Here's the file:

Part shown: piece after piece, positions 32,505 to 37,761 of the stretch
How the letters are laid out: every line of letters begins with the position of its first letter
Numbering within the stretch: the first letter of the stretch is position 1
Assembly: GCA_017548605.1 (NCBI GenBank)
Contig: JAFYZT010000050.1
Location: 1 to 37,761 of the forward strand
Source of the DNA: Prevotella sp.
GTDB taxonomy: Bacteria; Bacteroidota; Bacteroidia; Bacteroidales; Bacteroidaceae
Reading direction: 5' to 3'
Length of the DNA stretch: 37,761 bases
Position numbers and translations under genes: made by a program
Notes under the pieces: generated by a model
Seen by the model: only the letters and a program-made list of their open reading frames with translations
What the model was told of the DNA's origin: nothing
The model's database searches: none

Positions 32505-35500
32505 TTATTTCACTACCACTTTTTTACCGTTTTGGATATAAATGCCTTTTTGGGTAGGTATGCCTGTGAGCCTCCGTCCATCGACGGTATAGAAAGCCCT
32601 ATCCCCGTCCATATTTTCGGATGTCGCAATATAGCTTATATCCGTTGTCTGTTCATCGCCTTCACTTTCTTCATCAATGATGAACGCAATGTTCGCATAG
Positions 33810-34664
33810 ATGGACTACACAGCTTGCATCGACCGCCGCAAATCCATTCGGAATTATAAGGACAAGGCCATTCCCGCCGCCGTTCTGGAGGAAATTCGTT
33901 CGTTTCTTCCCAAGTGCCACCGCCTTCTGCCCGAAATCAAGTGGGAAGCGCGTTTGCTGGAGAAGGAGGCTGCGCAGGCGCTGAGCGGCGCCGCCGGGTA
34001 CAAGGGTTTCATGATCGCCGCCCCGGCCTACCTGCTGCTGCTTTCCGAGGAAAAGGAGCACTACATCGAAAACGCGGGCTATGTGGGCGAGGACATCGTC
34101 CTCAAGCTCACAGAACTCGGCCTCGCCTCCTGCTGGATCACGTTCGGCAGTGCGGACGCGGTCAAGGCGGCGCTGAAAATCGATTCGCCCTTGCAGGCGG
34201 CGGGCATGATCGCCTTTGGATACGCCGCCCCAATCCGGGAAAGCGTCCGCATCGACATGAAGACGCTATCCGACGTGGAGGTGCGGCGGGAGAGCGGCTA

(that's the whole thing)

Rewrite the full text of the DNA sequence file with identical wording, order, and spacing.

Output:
Part shown: piece after piece, positions 32,505 to 37,761 of the stretch
How the letters are laid out: every line of letters begins with the position of its first letter
Numbering within the stretch: the first letter of the stretch is position 1
Assembly: GCA_017548605.1 (NCBI GenBank)
Contig: JAFYZT010000050.1
Location: 1 to 37,761 of the forward strand
Source of the DNA: Prevotella sp.
GTDB taxonomy: Bacteria; Bacteroidota; Bacteroidia; Bacteroidales; Bacteroidaceae
Reading direction: 5' to 3'
Length of the DNA stretch: 37,761 bases
Position numbers and translations under genes: made by a program
Notes under the pieces: generated by a model
Seen by the model: only the letters and a program-made list of their open reading frames with translations
What the model was told of the DNA's origin: nothing
The model's database searches: none

Positions 32505-35500
32505 TTATTTCACTACCACTTTTTTACCGTTTTGGATATAAATGCCTTTTTGGGTAGGTATGCCTGTGAGCCTCCGTCCATCGACGGTATAGAAAGCCCT
32601 ATCCCCGTCCATATTTTCGGATGTCGCAATATAGCTTATATCCGTTGTCTGTTCATCGCCTTCACTTTCTTCATCAATGATGAACGCAATGTTCGCATAG
Positions 33810-34664
33810 ATGGACTACACAGCTTGCATCGACCGCCGCAAATCCATTCGGAATTATAAGGACAAGGCCATTCCCGCCGCCGTTCTGGAGGAAATTCGTT
33901 CGTTTCTTCCCAAGTGCCACCGCCTTCTGCCCGAAATCAAGTGGGAAGCGCGTTTGCTGGAGAAGGAGGCTGCGCAGGCGCTGAGCGGCGCCGCCGGGTA
34001 CAAGGGTTTCATGATCGCCGCCCCGGCCTACCTGCTGCTGCTTTCCGAGGAAAAGGAGCACTACATCGAAAACGCGGGCTATGTGGGCGAGGACATCGTC
34101 CTCAAGCTCACAGAACTCGGCCTCGCCTCCTGCTGGATCACGTTCGGCAGTGCGGACGCGGTCAAGGCGGCGCTGAAAATCGATTCGCCCTTGCAGGCGG
34201 CGGGCATGATCGCCTTTGGATACGCCGCCCCAATCCGGGAAAGCGTCCGCATCGACATGAAGACGCTATCCGACGTGGAGGTGCGGCGGGAGAGCGGCTA